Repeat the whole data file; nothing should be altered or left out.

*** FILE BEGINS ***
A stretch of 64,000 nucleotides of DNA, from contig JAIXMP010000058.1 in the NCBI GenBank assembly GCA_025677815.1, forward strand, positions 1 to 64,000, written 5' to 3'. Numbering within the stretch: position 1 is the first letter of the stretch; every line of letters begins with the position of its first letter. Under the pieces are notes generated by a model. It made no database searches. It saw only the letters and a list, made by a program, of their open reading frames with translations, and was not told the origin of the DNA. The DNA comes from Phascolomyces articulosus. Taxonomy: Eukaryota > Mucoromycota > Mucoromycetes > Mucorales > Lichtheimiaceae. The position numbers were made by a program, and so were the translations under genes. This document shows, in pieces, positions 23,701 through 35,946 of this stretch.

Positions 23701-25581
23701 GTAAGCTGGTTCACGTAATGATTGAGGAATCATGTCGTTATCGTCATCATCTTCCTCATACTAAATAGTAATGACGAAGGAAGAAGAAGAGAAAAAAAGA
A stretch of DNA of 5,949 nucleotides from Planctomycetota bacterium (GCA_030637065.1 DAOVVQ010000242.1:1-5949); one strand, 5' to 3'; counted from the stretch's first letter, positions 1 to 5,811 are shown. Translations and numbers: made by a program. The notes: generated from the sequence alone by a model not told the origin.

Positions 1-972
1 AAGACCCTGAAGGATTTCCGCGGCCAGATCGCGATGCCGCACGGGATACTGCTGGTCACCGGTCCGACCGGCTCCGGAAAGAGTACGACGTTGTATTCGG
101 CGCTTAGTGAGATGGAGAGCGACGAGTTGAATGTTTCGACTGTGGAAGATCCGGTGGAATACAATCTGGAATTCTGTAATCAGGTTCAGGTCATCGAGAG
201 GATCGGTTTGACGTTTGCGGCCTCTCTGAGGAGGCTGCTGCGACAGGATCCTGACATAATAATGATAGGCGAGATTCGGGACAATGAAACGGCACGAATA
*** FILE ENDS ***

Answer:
A stretch of 64,000 nucleotides of DNA, from contig JAIXMP010000058.1 in the NCBI GenBank assembly GCA_025677815.1, forward strand, positions 1 to 64,000, written 5' to 3'. Numbering within the stretch: position 1 is the first letter of the stretch; every line of letters begins with the position of its first letter. Under the pieces are notes generated by a model. It made no database searches. It saw only the letters and a list, made by a program, of their open reading frames with translations, and was not told the origin of the DNA. The DNA comes from Phascolomyces articulosus. Taxonomy: Eukaryota > Mucoromycota > Mucoromycetes > Mucorales > Lichtheimiaceae. The position numbers were made by a program, and so were the translations under genes. This document shows, in pieces, positions 23,701 through 35,946 of this stretch.

Positions 23701-25581
23701 GTAAGCTGGTTCACGTAATGATTGAGGAATCATGTCGTTATCGTCATCATCTTCCTCATACTAAATAGTAATGACGAAGGAAGAAGAAGAGAAAAAAAGA
A stretch of DNA of 5,949 nucleotides from Planctomycetota bacterium (GCA_030637065.1 DAOVVQ010000242.1:1-5949); one strand, 5' to 3'; counted from the stretch's first letter, positions 1 to 5,811 are shown. Translations and numbers: made by a program. The notes: generated from the sequence alone by a model not told the origin.

Positions 1-972
1 AAGACCCTGAAGGATTTCCGCGGCCAGATCGCGATGCCGCACGGGATACTGCTGGTCACCGGTCCGACCGGCTCCGGAAAGAGTACGACGTTGTATTCGG
101 CGCTTAGTGAGATGGAGAGCGACGAGTTGAATGTTTCGACTGTGGAAGATCCGGTGGAATACAATCTGGAATTCTGTAATCAGGTTCAGGTCATCGAGAG
201 GATCGGTTTGACGTTTGCGGCCTCTCTGAGGAGGCTGCTGCGACAGGATCCTGACATAATAATGATAGGCGAGATTCGGGACAATGAAACGGCACGAATA